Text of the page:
By Estelle CoochIbrahim ShikakiSaba Shiraz aka Kali Rayt
Downloading PDF. Please wait... Issue 374

Palestine: youth in revolt

This article is over 11 years, 1 months old
Saba Shiraz and Estelle Cooch spoke to economist and East Jerusalem activist Ibrahim Shikaki about the recent protests in the West Bank and the impact of the Arab Spring on Palestine
Issue 374

What were the origins of the protests in September in the West Bank?

I think initially it started because of economics. The main reason people protested was because of increasing costs. But it was when the trade unions acted, the most important of which were the public transport unions, that people really felt the impact of what was going on. On top of that you had youth groups, political parties and others becoming involved alongside a shift from the initially economic goals to political ones as well.

Fatah and Hamas weren’t really major or key players in any of this – the focus was more on the trade unions. There was talk that this was one way that Fatah wanted to pressure prime minister Salam Fayyad. Salam Fayyad has been prime minister on and off since 2007 and has always been a problem for them. He’s not a member of Fatah and so some said that they wanted to support the protests “under the table”, as we say. Fatah, of course, wanted them to focus only on the government and Fayyad, but obviously the protests eventually moved on to much larger demands.

Many young Palestinians seem to be disaffected with the main parties.

Well, you are right but this is just a symptom of how Palestinian youth feel about political parties. The real disease is the process of the Oslo Accord. At that time what happened is what we call the “Palestinian schizophrenia”, so on the one hand you are a national liberation movement working towards that, and on the other hand somebody comes up and says you have to be in “state-building mode”.

So what happened was that the political leadership in the vast majority of parties remained the same. They benefited from the status quo which meant that Palestinian youth, who are the majority of the Palestinian people, had less and less of a role to play. Under 25s make up 68.8 percent of the population in the West Bank!

If you look at the history of political parties, Fatah emerged from a meeting of the Palestinian students’ union. It was the same for George Habash, the head of the left wing Popular Front for the Liberation of Palestine, and if you look at different Islamic parties it’s also the same.

What happened throughout the 1990s was that this freeze in political work also meant a freeze in new political leadership being developed. This completely changed with the Arab Spring.

It led to young people believing in two critical things: first that change is possible. So we looked to Egypt where for years no one thought the regime would change and then the main symbol of that system collapsed! But the other important thing is that young people played a major role in that. So that gave more faith, power and confidence to Palestinian young people who have since set up a variety of groups, movements and campaigns which are not strictly affiliated to political parties. This is slowly how Palestinian youth are getting back into politics.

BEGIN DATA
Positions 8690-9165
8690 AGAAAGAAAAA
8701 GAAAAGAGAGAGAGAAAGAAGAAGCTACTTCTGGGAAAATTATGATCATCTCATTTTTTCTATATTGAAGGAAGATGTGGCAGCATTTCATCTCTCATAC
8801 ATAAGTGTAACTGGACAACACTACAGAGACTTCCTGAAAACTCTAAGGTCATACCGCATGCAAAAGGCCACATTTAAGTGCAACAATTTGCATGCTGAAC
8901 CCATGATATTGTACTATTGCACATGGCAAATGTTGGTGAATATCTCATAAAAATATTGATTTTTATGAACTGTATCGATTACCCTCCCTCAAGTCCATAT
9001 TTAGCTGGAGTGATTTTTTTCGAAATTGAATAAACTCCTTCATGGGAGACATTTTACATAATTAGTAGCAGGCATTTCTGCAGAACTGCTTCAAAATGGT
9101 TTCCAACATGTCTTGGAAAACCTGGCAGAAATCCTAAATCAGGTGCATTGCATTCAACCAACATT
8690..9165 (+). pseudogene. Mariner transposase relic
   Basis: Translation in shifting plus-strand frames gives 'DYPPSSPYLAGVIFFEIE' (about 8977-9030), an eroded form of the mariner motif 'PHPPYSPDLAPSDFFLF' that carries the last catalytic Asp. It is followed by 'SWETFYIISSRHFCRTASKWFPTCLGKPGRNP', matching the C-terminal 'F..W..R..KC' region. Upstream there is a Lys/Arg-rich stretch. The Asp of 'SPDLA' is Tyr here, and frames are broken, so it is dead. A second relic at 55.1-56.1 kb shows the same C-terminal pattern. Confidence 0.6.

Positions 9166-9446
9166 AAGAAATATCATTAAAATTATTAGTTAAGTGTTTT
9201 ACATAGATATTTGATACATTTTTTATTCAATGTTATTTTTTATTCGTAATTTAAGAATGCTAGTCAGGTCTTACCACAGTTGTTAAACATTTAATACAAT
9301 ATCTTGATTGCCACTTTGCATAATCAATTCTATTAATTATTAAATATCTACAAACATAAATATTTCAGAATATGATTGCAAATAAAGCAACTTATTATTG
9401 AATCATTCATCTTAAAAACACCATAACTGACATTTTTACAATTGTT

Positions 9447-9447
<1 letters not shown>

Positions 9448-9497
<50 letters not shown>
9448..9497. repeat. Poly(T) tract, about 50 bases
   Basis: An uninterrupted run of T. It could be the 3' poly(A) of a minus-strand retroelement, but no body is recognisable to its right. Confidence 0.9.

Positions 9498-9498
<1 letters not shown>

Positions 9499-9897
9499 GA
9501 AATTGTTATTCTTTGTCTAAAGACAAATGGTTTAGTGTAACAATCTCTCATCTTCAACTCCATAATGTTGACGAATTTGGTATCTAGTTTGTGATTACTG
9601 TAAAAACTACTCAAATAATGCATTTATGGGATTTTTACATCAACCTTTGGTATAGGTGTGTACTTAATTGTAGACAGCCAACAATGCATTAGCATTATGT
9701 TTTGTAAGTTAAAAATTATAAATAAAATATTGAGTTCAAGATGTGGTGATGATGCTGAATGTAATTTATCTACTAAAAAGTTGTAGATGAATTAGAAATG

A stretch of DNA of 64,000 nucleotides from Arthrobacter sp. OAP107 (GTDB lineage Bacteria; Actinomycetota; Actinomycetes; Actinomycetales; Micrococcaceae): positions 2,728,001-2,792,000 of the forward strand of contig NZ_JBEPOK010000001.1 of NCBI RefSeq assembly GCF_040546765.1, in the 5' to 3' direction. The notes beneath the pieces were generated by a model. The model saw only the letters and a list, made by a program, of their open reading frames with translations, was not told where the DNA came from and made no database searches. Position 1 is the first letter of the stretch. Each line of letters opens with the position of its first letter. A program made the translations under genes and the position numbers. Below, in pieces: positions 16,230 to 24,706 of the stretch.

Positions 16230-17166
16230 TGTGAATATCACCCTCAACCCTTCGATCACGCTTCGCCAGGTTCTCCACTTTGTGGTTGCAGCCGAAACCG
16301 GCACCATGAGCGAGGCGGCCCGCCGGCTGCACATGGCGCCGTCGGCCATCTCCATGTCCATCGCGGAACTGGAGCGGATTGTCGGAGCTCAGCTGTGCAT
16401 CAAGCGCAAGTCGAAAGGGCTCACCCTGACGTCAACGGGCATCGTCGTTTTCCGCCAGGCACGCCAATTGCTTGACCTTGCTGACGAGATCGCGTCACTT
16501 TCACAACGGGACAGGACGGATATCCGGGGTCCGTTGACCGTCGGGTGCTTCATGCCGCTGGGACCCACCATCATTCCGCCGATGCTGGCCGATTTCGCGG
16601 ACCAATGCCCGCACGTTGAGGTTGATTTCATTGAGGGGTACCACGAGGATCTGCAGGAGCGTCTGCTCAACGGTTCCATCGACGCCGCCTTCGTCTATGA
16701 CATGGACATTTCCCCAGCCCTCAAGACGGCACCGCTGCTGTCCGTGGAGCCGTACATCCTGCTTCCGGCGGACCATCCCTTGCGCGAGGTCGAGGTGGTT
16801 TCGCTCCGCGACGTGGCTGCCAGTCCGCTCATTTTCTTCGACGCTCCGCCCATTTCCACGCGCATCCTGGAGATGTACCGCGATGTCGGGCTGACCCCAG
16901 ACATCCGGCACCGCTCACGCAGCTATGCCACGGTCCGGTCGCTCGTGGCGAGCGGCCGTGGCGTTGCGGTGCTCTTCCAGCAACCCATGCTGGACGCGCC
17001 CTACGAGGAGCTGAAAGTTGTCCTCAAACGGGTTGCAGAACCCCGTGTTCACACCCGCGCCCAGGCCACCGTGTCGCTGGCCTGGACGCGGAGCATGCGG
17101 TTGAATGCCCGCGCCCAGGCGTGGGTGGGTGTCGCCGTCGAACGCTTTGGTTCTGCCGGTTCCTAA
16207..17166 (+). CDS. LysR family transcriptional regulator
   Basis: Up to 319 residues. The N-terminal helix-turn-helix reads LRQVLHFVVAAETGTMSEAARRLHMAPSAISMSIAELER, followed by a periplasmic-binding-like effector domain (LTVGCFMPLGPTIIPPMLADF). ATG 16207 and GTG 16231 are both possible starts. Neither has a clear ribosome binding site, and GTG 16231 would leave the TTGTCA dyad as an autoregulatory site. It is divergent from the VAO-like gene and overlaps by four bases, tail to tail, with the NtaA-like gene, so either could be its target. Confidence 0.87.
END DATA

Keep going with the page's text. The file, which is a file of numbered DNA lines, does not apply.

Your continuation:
Salam Fayyad and Fatah leader Mahmoud Abbas were strongly denounced by the demonstrators. Is the Palestinian Authority’s continued existence now under threat?

Yes, and for various reasons. From a purely economic point of view they are in their last days. I’m not only talking about international aid decreasing, but they have also reached the threshold of what they can borrow from local banks. That’s £800 million in total! And then you also have £200 to £300 million of private sector loans that the Palestinian Authority (PA) is going to have to pay back.

The strongest relation between the PA and the Palestinian people is an economic one. As the public sector the PA employs 170,000 Palestinians – that is around 20 percent of the labour force. If you take into account the families of employees that’s almost 800,000 Palestinians who are directly affected by the PA in their livelihood. And that meant that even though people who would be working with the PA would not agree with different PA policies, still it was their main source of livelihood. And so as soon as that stopped they went against the PA immediately.

So from an economic sense I do feel that the day is coming when the PA will collapse. I’ve been talking to a lot of Palestinian academics, youth and unionists, and the question is not if; the question is when. Just a week ago I was sitting with a group of Palestinians and we got onto the topic of what will happen when the PA collapses; how will we take care of people; how will we take care of security; will we have special groups of young people to take over? So the economic is just one side of the problem, but the other aspect is political. For the last 20 years Palestinians have not got anywhere near their aspirations, their dreams, their right to self-determination. On the contrary you see more Israeli settlement expansion; you see triple the number of settlers; you see more of what the UN calls the “Judeaisation” of Jerusalem, what the UN calls the “apartheid-like policies” of Israel. And Palestinians now see it more clearly than ever so both the political and economic aspects make it very likely that the PA, as we know it today, will be dismantled internally or will collapse within, I would say, the next two or three years at max.